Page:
Francisco Duran

Arlington Superintendent Francisco Durán

More than four times as many Arlington parents want their students back in classrooms full-time as want them kept out of the classroom altogether, with another group wanting something in between, based on a survey conducted by the school system.

That middle ground appears to be the plan, for now at least, as Arlington Public Schools on June 25 unveiled a hybrid proposal that likely will see most students in class a number of days per week at the start of the 2020-21 school year while learning the remaining time online.

The proposal, put forward by Superintendent Francisco Durán and set to be ratified on July 1, also includes an opt-out provision for parents, who will be permitted to have their students taught in an entirely non-school-based online environment, in some cases using contractors rather than county teachers to deliver the instruction.

(Parents will have until July 20 to make their choice; those who do not indicate a preference will be placed into the hybrid-model category.)

“There’s a lot of different moving parts,” Durán said of the plan, which is expected to be firmed up into a semblance of finality by the end of July. Staff and families need “clear communications” and “assurance of health and safety measures,” said Durán, who took over as superintendent of the 28,000-student school system in early June.

Under the plan, school officials aim to start classes on schedule in late August, splitting the student body – at least the part that opts for classroom instruction – into two groups:

• One will attend classes on Tuesdays and Wednesdays, receiving online instruction the other days.

• The second will attend classes on Thursdays and Fridays, with online instruction the remaining days.

A survey of parents conducted by the school system suggests that a large percentage will opt for classroom instruction. A total of 79 percent of those responding to a school-system survey said they wanted at least some in-classroom instruction, and a majority of those (42 percent of all respondents) preferred exclusively in-person education, something that will be off the table until state education officials allow it.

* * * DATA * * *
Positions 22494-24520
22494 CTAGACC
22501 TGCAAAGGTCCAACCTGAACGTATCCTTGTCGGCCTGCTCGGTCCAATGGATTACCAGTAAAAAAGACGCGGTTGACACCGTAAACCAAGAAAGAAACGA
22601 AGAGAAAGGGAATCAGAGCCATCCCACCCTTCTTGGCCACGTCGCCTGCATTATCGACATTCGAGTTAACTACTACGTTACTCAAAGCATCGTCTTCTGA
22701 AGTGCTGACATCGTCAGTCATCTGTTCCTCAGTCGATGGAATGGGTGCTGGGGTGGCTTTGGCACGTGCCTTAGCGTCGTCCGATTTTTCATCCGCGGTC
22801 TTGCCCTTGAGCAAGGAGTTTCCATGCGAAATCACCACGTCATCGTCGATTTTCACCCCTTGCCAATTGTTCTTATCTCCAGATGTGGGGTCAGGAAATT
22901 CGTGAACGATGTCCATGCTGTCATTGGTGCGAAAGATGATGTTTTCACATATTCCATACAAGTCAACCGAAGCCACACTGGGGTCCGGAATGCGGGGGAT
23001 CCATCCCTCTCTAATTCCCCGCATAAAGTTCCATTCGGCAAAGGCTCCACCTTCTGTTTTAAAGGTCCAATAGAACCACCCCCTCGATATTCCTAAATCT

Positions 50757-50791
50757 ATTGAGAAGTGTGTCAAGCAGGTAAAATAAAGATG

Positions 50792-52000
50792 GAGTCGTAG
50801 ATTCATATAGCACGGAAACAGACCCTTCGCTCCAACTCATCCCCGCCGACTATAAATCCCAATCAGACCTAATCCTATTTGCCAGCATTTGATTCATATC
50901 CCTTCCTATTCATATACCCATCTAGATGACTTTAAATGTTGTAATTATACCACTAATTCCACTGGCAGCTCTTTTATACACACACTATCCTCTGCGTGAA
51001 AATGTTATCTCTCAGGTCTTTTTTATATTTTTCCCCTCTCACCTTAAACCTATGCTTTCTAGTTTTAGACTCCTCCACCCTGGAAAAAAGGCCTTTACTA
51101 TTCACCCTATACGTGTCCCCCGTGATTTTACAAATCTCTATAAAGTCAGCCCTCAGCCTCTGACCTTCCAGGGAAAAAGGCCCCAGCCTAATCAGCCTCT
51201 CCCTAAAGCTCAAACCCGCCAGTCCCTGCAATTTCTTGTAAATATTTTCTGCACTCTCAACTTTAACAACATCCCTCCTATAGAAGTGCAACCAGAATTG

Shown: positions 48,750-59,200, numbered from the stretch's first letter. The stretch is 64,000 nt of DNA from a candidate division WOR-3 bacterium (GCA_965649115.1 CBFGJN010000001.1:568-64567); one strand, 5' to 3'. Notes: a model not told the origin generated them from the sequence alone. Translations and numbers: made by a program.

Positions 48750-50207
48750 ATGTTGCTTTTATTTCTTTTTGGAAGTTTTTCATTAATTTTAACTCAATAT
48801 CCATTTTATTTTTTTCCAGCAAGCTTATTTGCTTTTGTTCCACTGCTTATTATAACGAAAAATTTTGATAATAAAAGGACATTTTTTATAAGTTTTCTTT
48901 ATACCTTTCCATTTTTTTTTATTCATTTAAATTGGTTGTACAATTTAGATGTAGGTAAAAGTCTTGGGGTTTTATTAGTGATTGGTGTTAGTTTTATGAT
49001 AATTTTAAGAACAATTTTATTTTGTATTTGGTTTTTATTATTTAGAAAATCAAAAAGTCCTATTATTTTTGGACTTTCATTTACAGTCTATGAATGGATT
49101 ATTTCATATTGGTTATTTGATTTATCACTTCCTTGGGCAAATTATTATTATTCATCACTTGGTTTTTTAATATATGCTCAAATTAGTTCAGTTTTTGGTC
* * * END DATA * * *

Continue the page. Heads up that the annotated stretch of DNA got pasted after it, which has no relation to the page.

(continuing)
Only about 10 percent of families said they preferred online-only learning, about the same percents as those (9 percent of respondents) who on another question said they were “not at all comfortable” returning to classrooms in the fall.

Durán told School Board members there is no way of knowing for sure whether those percentages will hold firm as parents make their choices in coming weeks, but that moving forward is dependent on the school system’s gaining a firm grasp of parents’ decisions.

“We really need to now know,” he said.

But simply determining who picks what option will just be the start.

“There’s still a lot more . . . to work out,” said School Board member Reid Goldstein, who compared the planning to “a machine with a lot of moving parts.”

“If there is a single point of failure – a cog in the machine that doesn’t work – then this entire machine doesn’t function,” he said, calling for safeguards “so that a problem, a breakdown, doesn’t bring the whole machine crashing down.”

School Board members will receive updates at meetings slated for July 1, 16 and 30, with information being posted on the school system’s Website at www.apsva.us.

The county school system scrapped classroom learning in March as the public-health pandemic hit. Under a directive from the School Board’s then-acting superintendent, teachers spent most of the fourth quarter going over previous material rather than providing new instruction.

Durán, who has intimated several times he is not a fan of that action, said efforts would be made in the first quarter of the 2020-21 school year to catch students up and then move them forward.

 

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